- The Washington Times - Monday, January 18, 2016

Cyberattacks waged against the nation’s critical manufacturing sector nearly doubled in fiscal year 2015, government experts said in a new report.

The Department of Homeland Security’s Industrial Control Systems Cybersecurity Emergency Response Team, or ICS-CERT, said in a report released last week that its investigators responded to 295 cyber incidents in the year ending Sept. 30 2015, including 97 reported attacks against the critical manufacturing sector, which includes the makers of goods such as primary metals, machinery and electrical and transportation equipment.

Overall, ICS-CERT said the number of cyber incidents reported during the last fiscal year constituted a 20 percent increase over 2014, with the amount of attacks waged specifically against critical manufacturers having nearly doubled year over year. The energy sector was hit the next hardest with 46 suspected incidents in 2015, followed by 25 suffered by the water and wasterwater systems sector and 23 reported by the transportation industry, the department said.

While the report described some of the cyberattacks as “sophisticated intrusions,” ICS-CERT attributed the increase in the number of incidents on “insufficiently architected networks,” such as control systems that can be accessed through the public-facing Internet. Coupled with spear phishing — a type of attack in which specific individuals are asked to click seemingly innocuous links or software which in turn compromises an entire computer or network — the report suggests that poor security practices on the part computer users employed within the critical manufacturing industry played a part in the increase in attacks as well.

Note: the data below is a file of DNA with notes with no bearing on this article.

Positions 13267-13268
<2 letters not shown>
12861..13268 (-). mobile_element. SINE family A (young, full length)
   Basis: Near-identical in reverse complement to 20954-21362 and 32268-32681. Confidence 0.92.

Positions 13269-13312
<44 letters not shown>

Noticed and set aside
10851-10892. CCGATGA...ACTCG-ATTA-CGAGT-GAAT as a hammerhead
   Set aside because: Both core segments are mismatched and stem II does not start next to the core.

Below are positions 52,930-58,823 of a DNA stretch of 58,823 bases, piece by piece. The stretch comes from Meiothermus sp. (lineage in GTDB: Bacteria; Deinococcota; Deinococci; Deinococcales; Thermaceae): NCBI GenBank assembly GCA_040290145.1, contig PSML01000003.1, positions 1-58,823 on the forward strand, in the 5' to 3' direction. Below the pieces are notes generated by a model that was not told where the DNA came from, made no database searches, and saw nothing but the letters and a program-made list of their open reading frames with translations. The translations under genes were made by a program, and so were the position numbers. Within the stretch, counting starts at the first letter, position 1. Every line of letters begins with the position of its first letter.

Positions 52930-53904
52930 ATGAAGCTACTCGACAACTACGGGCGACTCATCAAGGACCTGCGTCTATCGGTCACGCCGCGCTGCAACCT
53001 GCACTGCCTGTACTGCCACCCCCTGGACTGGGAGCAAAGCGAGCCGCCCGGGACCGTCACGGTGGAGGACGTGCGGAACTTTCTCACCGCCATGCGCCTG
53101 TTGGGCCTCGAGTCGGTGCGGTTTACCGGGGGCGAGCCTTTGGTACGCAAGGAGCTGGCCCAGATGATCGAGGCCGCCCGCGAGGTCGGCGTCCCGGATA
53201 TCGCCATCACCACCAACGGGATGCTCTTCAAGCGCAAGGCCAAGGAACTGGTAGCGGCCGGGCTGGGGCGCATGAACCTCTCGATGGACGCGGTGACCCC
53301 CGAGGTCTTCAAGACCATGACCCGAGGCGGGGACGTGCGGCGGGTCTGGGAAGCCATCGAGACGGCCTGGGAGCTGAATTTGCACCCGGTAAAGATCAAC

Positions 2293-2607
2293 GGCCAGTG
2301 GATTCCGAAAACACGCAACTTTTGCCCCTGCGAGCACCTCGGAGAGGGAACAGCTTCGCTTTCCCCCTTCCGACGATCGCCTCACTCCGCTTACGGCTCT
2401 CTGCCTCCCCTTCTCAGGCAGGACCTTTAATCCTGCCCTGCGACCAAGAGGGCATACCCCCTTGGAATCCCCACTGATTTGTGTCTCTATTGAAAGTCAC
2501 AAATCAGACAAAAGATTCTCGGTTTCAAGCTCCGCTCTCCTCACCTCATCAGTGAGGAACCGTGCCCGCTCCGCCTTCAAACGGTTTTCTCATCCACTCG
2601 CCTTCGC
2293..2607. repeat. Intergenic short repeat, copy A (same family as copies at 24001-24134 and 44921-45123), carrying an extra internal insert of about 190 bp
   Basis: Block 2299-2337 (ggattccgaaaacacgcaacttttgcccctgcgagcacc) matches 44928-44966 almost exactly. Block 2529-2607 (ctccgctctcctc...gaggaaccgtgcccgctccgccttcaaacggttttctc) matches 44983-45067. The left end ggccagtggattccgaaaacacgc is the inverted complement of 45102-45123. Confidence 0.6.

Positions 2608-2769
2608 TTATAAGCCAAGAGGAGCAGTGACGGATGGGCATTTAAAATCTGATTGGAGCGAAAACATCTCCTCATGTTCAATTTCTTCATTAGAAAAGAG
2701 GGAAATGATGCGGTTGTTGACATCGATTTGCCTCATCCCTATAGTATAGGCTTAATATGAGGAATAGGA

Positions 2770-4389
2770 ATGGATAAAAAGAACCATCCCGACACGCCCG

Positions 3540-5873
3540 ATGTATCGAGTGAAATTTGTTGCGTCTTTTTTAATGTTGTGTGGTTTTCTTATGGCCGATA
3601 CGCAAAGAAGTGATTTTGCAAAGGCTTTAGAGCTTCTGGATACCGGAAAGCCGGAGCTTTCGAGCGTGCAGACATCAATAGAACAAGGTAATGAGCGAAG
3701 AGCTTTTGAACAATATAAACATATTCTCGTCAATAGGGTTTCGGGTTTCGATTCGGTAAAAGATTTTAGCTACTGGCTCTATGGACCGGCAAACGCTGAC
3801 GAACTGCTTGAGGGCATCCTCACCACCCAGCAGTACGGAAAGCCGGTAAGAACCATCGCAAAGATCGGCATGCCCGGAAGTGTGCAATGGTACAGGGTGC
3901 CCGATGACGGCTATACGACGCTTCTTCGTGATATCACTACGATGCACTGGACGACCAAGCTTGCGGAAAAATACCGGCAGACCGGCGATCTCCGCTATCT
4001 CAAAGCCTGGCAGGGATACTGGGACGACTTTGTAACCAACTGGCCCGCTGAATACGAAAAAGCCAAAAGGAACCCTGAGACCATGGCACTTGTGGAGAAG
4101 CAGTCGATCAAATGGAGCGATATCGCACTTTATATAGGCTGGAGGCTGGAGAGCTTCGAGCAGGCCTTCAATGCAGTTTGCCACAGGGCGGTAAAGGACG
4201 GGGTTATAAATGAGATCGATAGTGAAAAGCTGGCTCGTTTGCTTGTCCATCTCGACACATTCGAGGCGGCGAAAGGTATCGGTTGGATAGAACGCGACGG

“Being relatively easy to execute and demonstrably effective, spear phishing continues to be a common method of initial access against critical infrastructure targets,” reads a portion of the report, which stated elsewhere that the tactic was used in around 37 percent of the incidents investigated during the last fiscal year by the agency.

“It is uncertain if this was a change in targeting by adversaries, if these systems merely represented targets of opportunity or if there is some other explanation. Regardless of cause, this reinforces the need for asset owners/operators to focus on security fundamentals” and best practices, the report continued.

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Although DHS neglected to explain if any proprietary or critical information was stolen during the hacks or if any networks were damaged, the statistics support claims made last week by the director of ICS-CERT at a summit it Florida.

“I am very dismayed at the accessibility of some of these networks. … They are just hanging right off the tubes,” Marty Edwards told attendees at the 24 conference in Miami on Wednesday. “We see more and more that are gaining access to that control system layer.”

Government investigators said there was evidence that suggests 12 percent of the cyber incidents reported during the last fiscal year yielded a successful intrusions with respect to targeted control system environments, up from 9 percent one year earlier.

• Andrew Blake can be reached at ablake@washingtontimes.com.

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